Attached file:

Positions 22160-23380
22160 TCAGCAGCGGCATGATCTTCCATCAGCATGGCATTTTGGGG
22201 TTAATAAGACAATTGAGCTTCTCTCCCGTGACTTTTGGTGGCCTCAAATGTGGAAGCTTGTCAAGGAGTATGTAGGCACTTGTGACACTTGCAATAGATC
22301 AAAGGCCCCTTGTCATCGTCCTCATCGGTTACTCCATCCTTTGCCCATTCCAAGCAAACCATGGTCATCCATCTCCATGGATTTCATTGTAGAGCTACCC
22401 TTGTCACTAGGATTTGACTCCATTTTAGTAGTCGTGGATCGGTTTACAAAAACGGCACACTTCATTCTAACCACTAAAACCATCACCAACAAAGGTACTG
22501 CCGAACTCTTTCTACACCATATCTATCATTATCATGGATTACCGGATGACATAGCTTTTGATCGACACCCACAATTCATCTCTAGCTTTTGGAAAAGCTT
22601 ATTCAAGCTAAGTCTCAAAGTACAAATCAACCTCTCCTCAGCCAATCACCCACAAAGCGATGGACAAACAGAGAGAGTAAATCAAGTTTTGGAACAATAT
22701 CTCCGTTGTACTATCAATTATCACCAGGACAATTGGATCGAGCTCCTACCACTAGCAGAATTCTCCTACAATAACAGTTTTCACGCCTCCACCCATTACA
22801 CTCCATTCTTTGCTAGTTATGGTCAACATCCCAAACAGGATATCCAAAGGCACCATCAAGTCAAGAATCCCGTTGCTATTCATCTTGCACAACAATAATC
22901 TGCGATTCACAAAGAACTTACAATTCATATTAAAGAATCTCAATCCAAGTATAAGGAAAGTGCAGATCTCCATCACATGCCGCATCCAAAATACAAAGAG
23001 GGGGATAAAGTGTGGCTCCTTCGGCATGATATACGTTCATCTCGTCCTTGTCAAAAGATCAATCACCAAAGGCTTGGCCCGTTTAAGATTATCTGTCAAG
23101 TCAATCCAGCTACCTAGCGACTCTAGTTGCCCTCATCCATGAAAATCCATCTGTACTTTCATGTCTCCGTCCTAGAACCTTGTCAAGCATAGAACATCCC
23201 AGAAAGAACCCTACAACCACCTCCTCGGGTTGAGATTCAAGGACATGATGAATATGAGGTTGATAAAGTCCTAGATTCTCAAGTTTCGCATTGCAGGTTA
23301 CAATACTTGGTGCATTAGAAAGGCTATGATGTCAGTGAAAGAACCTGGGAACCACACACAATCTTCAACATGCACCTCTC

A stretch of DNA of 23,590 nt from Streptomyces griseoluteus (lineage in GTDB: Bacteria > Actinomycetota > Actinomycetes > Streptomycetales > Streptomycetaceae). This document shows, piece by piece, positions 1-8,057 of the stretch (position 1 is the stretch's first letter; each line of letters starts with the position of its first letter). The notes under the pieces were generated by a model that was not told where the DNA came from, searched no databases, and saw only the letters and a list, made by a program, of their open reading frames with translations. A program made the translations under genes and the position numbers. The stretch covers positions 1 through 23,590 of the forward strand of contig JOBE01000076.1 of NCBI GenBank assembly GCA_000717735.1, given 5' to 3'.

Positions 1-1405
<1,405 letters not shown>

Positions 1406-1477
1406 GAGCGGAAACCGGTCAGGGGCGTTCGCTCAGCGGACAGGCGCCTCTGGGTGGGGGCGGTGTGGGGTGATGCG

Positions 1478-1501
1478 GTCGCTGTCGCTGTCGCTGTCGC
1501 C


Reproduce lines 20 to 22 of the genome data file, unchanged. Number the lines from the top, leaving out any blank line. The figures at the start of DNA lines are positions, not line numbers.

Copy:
Positions 1478-1501
1478 GTCGCTGTCGCTGTCGCTGTCGC
1501 C